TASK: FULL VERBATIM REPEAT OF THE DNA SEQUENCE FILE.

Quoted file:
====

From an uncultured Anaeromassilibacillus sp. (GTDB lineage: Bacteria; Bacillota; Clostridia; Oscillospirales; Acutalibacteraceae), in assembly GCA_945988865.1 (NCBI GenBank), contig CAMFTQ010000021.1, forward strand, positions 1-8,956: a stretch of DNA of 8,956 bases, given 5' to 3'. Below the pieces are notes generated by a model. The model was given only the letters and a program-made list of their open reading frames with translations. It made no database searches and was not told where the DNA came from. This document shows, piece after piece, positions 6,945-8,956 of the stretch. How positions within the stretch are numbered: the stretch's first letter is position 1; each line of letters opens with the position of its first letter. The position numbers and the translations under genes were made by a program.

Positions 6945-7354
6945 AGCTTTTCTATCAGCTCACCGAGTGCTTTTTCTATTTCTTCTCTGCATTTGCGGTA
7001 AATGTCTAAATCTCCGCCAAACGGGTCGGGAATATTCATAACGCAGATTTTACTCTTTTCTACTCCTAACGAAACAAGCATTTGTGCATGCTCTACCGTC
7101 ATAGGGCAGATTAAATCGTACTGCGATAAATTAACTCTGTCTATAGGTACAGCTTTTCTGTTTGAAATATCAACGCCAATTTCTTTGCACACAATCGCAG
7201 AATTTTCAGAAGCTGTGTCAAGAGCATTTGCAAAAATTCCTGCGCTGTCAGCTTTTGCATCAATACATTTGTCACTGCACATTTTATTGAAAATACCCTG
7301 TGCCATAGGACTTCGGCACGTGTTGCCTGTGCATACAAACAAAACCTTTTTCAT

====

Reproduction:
From an uncultured Anaeromassilibacillus sp. (GTDB lineage: Bacteria; Bacillota; Clostridia; Oscillospirales; Acutalibacteraceae), in assembly GCA_945988865.1 (NCBI GenBank), contig CAMFTQ010000021.1, forward strand, positions 1-8,956: a stretch of DNA of 8,956 bases, given 5' to 3'. Below the pieces are notes generated by a model. The model was given only the letters and a program-made list of their open reading frames with translations. It made no database searches and was not told where the DNA came from. This document shows, piece after piece, positions 6,945-8,956 of the stretch. How positions within the stretch are numbered: the stretch's first letter is position 1; each line of letters opens with the position of its first letter. The position numbers and the translations under genes were made by a program.

Positions 6945-7354
6945 AGCTTTTCTATCAGCTCACCGAGTGCTTTTTCTATTTCTTCTCTGCATTTGCGGTA
7001 AATGTCTAAATCTCCGCCAAACGGGTCGGGAATATTCATAACGCAGATTTTACTCTTTTCTACTCCTAACGAAACAAGCATTTGTGCATGCTCTACCGTC
7101 ATAGGGCAGATTAAATCGTACTGCGATAAATTAACTCTGTCTATAGGTACAGCTTTTCTGTTTGAAATATCAACGCCAATTTCTTTGCACACAATCGCAG
7201 AATTTTCAGAAGCTGTGTCAAGAGCATTTGCAAAAATTCCTGCGCTGTCAGCTTTTGCATCAATACATTTGTCACTGCACATTTTATTGAAAATACCCTG
7301 TGCCATAGGACTTCGGCACGTGTTGCCTGTGCATACAAACAAAACCTTTTTCAT